On Tuesday, Australian researchers disclosed, they have mapped the immune responses from one of country’s first coronavirus patients in an important step that closes the gap towards developing a vaccine and treatment for the Wuhan Coronavirus.
While the bulk of those infected show only mild symptoms, nearly 20% of the patients are in critical conditions. The Wuhan coronavirus virus has a mortality rate of around 3.4%, according to WHO’s estimate.
Researchers at Australia’s Peter Doherty Institute for Infection and Immunity stated, this was an important step in understanding the Wuhan coronavirus. By examining the blood results from an unidentified woman in her 40s, they discovered that people’s immune systems respond to coronavirus in the same way it typically fights flu.
The findings have helped scientists understand why some patients recover while others develop more serious respiratory problems, the researchers said.
“People can use our methods to understand the immune responses in larger COVID-19 cohorts, and also understand what’s lacking in those who have fatal outcomes,” said Katherine Kedzierska, professor of microbiology and immunology at the University of Melbourne, which took part in the research.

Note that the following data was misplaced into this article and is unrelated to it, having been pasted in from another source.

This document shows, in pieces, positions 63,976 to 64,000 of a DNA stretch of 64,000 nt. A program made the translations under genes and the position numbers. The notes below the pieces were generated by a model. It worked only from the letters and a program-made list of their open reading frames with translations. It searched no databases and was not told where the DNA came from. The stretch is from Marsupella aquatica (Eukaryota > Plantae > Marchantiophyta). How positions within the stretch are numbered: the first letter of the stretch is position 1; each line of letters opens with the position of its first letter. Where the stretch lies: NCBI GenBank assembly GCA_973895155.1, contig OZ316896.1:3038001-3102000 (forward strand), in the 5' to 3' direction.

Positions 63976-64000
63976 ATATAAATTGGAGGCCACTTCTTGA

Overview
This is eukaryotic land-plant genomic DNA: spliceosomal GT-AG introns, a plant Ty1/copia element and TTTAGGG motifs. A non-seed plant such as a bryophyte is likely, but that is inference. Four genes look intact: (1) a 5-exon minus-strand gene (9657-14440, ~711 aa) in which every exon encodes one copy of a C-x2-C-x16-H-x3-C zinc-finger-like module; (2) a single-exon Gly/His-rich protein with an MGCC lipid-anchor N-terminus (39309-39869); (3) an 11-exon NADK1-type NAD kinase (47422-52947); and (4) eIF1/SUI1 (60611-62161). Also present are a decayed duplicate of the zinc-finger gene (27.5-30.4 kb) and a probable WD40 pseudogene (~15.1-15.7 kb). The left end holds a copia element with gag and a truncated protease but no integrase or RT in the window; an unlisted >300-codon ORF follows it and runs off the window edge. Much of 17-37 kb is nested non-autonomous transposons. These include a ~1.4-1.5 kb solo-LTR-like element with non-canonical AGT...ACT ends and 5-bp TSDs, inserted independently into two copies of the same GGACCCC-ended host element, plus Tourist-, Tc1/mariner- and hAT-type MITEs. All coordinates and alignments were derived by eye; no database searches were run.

COVID-19 is the disease caused by the Wuhan coronavirus.
As researchers monitored the Australian patient’s immune response, they were able to accurately predict when she would recover. Although the researchers did not name the patient, they however said, she was an Australian citizen who was evacuated out of Wuhan, the epicentre of the coronavirus outbreak in China.
Australia’s Health Minister Greg Hunt described the development as “world leading” and a major development in research on the disease.
“It’s about fast-tracking a vaccine by identifying which candidates are most likely to be successful,” said Hunt. “It’s also about fast-tracking potential therapies and treatments for patients who already have coronavirus.”
At least a dozen drugmakers around the globe are studying the Wuhan coronavirus in order to create vaccines or antiviral and other treatments for the fast-spreading contagion.